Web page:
Stephen Barclay says government-backed efforts to change MP standard rules were a “mistake”.
Minister Stephen Barclay has expressed his “regret” over the “mistake” the government made with the vote on Owen Paterson’s conduct last week.
Government-backed plans to review MP standard rules, after Mr Paterson was found to have broken lobbying rules, were withdrawn following a backlash.
Mr Paterson has since resigned his North Shropshire seat in Parliament.
Labour leader Sir Keir Starmer accused the government of “giving a green light to corruption”.
No 10 said the prime minister could not attend an emergency debate on the subject due to a “long-standing commitment” to visit a hospital in the north-east of England, but Sir Keir accused him of “running scared”.
Liberal Democrat Wendy Chamberlain – who requested the debate – also expressed disappointment that Mr Johnson had not attended, saying: “You can’t help but feel that he thinks the rules don’t apply to him.”
Meanwhile both the SNP and Plaid Cymru have called for a police investigation into the process of appointing Conservatives to the House of Lords.
The SNP’s Commons leader Peter Wishart told MPs: “the price to get into the House of Lords has gone up from £1m from New Labour to £3m from the Conservatives.”
He also urged Labour to “stop putting people in that place… we just need you guys as the opposition party to say you will abolish it”.
The Conservative have denied any link between party donations and the nominations to sit in the Lords.
At the beginning of the Commons debate – which lasted three hours – Commons Speaker Sir Lindsay Hoyle said it was essential to “sort out the mess we’re in”.
He said any review of the process for investigating MPs had to be done on a cross-party basis.
Last month, a report by Parliament’s standards commissioner Kathryn Stone found that Mr Paterson had repeatedly breached Commons rules banning “paid advocacy”.
Following her report the Commons Standards Committee recommended Mr Paterson should be suspended for 30 days.
However, Mr Paterson denied breaking the rules and said the investigation had been unfair.
The government supported a proposal to block his suspension until a review of the investigation system had been carried out.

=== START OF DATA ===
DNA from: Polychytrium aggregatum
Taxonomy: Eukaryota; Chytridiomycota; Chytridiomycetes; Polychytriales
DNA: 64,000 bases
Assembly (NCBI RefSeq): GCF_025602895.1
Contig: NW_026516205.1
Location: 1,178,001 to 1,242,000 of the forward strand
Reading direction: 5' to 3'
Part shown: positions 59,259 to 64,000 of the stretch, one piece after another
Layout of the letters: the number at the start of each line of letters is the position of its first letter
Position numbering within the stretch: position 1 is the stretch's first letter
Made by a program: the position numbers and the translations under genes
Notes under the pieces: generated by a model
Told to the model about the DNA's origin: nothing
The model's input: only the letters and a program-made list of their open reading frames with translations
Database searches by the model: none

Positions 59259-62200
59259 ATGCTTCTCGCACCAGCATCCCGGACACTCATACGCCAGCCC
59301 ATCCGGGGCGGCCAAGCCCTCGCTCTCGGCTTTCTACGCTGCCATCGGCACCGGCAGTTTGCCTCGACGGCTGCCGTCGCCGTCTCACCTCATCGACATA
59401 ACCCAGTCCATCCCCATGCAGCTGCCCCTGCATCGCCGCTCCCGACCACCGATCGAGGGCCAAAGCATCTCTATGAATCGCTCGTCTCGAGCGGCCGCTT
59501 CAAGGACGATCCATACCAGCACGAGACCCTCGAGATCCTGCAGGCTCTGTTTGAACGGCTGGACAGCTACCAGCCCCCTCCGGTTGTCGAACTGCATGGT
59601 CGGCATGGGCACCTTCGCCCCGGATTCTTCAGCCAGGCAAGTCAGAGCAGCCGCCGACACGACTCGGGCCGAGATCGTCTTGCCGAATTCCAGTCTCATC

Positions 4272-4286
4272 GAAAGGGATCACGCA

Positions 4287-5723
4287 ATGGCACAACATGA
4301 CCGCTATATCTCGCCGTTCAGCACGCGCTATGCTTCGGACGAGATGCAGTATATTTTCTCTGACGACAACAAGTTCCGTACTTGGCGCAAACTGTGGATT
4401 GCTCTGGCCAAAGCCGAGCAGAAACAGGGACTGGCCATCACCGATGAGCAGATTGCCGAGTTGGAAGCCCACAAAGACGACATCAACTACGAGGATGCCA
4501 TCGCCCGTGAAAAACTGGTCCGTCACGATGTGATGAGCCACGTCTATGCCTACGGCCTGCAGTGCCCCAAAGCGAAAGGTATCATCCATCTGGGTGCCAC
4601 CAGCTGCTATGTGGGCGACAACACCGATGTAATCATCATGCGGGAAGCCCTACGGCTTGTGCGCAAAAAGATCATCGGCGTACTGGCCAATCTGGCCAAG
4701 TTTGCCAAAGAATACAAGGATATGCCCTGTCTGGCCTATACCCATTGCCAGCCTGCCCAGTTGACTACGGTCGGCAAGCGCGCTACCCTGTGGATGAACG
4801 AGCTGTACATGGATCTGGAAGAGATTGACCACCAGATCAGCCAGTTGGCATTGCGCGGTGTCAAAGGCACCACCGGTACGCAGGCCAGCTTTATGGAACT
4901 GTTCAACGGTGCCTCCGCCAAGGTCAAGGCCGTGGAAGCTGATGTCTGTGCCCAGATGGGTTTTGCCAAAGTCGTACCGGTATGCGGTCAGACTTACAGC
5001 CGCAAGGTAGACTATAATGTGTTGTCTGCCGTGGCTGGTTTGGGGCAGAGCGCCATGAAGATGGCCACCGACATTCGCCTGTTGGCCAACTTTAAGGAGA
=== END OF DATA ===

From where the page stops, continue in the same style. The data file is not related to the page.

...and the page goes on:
Following an outcry from opposition parties and some Conservative MPs, the government later U-turned on the plan.
Opening his speech in the Commons, Mr Barclay told MPs: “I would like first and foremost to express my regret, and that of my ministerial colleagues, over the mistake made last week.”
He said there had been concerns about the investigations system but said that had been “conflated” with Mr Paterson’s case.
However, despite calls from some MPs, Mr Barclay said the government would not hold a second vote on the suspension of Mr Paterson, arguing that the questions was not applicable given his resignation from the House of Commons.
Asked about the row earlier, Prime Minister Boris Johnson did not apologise for ordering his MPs to block Mr Paterson’s suspension, insisting the government had been trying to reform the standards system.
He said it was “very important” to get any changes “right” and added a hope that Sir Lindsay would help set up talks between the parties on improving the process.
Speaking later in the House of Commons, Sir Lindsay did not announce separate talks but instead said he would wait until the Committee on Standards had finished their own review.
During the debate, some Conservative MPs criticised their own government, with former chief whip Mark Harper urging Mr Johnson to apologise.
Owen Paterson had been a paid consultant for clinical diagnostics company Randox since 2015 and to meat distributor Lynn’s Country Foods since 2016, earning a total of £100,000 a year on top of his MP’s salary.
MPs are allowed to have these jobs, but are not allowed to be paid advocates – using their influence in Whitehall for the company’s gain.
The committee concluded that Mr Paterson had breached this rule on paid advocacy by:
- Making three approaches to the Food Standards Agency relating to Randox and the testing of antibiotics in milk
- Making seven approaches to the Food Standards Agency relating to Lynn’s Country Foods
- Making four approaches to ministers at the Department for International Development relating to Randox and blood testing technology.
Mr Paterson was also found to have broken conduct rules by:
- Failing to declare his interest as a paid consultant to Lynn’s Country Foods in four emails to officials at the Food Standards Agency
- Using his parliamentary office on 16 occasions for business meetings with his clients
- And in sending two letters relating to his business interests, on House of Commons headed notepaper.